Colorized low-temperature electron micrograph of a cluster of E. coli bacteria, Microbe World
Van Leeuwenhoek discovered "protozoa" - the single-celled organisms and he called them "animalcules". He also improved the microscope and laid foundation for microbiology. He is often cited as the first microbiologist to study muscle fibers, bacteria, spermatozoa and blood flow in capillaries.
Although, he did not have much education or a scientific background, yet he defied all odds to be reckoned as a great scientist through his skillful observations, insight and unmatched curiosity. He revolutionized biological science by exposing microscopic life to the world.
The Life of Antony Van Leeuwenhoek
In 1632, Leeuwenhoek was born on 24th October in Delft, Netherlands. His father was a basket maker and died in his early childhood.
Leeuwenhoek did not acquire much education or learn any language before getting involved in trade. At the age of 16, he worked as a bookkeeper at a linen-draper's shop in Amsterdam. Six years later in 1654, he returned to Delft to establish his own draper business and got married.
In 1660, he served as a minor city official and afterwards worked as wine inspector (gauger) and a surveyor as well. He remarried in 1671 after the death of his first wife.
Leeuwenhoek's Introduction to the Microscope
Textile merchants widely used small lenses for cloth inspection and Leeuwenhoek acquired his own magnifying glass for trade purposes in 1653. This was his introduction with microscope.
With the passage of time, he got keenly interested in glass processing and lens grinding. He was also inspired by Robert Hooke's microscopic observations in his book Micrographia.
He built a simple microscope during 1671 and started observing different substances. He experimented to calculate the number of microorganisms in water and examined other objects like skin, hair and blood. He also studied physical structure of ivory and discovered parasites in flea using more powerful microscopes.
Antony Leeuwenhoek had naturally gifted eyesight which appropriately accommodated his skills and passion for lens grinding. With his superior light adjusting techniques, he was able to make microscopes which could magnify over 200 times and to some he even had microscopes magnifying up to 500 times.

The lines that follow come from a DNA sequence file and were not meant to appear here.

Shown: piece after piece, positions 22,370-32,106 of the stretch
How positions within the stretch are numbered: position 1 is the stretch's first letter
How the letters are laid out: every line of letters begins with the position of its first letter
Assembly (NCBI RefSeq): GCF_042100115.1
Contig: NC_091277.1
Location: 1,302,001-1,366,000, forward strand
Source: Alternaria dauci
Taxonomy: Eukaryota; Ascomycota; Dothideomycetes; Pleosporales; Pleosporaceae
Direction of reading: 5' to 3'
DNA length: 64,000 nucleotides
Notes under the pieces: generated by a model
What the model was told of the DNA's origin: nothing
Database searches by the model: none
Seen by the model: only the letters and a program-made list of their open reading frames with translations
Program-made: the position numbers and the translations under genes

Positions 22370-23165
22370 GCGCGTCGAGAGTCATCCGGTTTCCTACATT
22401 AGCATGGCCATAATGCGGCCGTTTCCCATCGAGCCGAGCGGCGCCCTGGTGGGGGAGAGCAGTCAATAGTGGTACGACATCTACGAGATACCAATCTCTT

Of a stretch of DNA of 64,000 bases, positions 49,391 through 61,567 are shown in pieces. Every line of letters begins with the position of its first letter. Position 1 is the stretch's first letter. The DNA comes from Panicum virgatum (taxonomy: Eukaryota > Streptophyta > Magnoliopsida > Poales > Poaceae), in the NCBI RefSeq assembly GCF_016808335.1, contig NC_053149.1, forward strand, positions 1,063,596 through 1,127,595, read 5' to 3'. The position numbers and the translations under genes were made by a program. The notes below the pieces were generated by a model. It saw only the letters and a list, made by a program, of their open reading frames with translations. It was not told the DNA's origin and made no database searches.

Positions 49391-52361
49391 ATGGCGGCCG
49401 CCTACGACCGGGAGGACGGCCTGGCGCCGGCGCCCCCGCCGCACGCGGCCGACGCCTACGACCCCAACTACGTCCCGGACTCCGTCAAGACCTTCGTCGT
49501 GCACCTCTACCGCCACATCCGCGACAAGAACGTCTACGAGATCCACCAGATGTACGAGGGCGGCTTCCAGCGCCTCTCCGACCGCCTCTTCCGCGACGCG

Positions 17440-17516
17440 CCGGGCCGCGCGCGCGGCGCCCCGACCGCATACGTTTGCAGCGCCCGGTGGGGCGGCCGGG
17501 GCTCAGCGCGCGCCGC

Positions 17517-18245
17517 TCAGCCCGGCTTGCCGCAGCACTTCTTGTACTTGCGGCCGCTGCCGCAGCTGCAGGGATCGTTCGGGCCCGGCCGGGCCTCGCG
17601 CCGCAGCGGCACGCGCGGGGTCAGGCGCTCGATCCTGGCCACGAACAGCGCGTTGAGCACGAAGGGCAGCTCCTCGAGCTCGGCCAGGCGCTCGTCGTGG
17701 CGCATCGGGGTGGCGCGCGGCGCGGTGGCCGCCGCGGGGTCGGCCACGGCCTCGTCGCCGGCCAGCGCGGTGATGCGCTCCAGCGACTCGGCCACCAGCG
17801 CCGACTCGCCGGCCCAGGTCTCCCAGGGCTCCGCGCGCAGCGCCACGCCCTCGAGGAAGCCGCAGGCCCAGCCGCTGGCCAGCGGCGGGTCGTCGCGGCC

Acknowledgement By the Royal Society of London
Leeuwenhoek was not into writing books but he communicated with the Royal Society of London through letters. He sent to the Royal Society his various recorded microscopic observations. In 1673, his observations about stings of bees were published in the Royal Society's journal. He soon established good reputation with the Royal society through his deep analysis and careful observations.
However, in 1676, his credibility was doubted by the Royal Society when he claimed in his correspondence about the discovery of microscopic one-celled organisms. At first, the Royal Society remained skeptic towards Leeuwenhoek's findings but then he convinced the Royal Society to confirm his results. The Royal Society team tested and thoroughly approved his observations. Leeuwenhoek was extended membership by the Royal Society in 1680.
Discovery of Bacteria and Other Achievements
Antony Leeuwenhoek was the first person to see bacteria. Through the late 1670s, he sent comprehensive data and detailed drawings of his sightings of bacteria and algae to the Royal Society in London. Throughout his lifetime Leeuwenhoek remained devoted to the scientific research and made several vital discoveries.
A brief account of his chief discoveries is presented below.
The Infusoria - (Protist class in modern Zoology)
The Bacteria (Genus Selenomonas - crescent shaped bacteria from human mouth)
The banded pattern of muscular fibers
Research on the coffee beans
Ground over 500 lenses
Created over 400 different types of microscopes
He died at the age of 90 on August 26, 1723 in his birth city of Delft.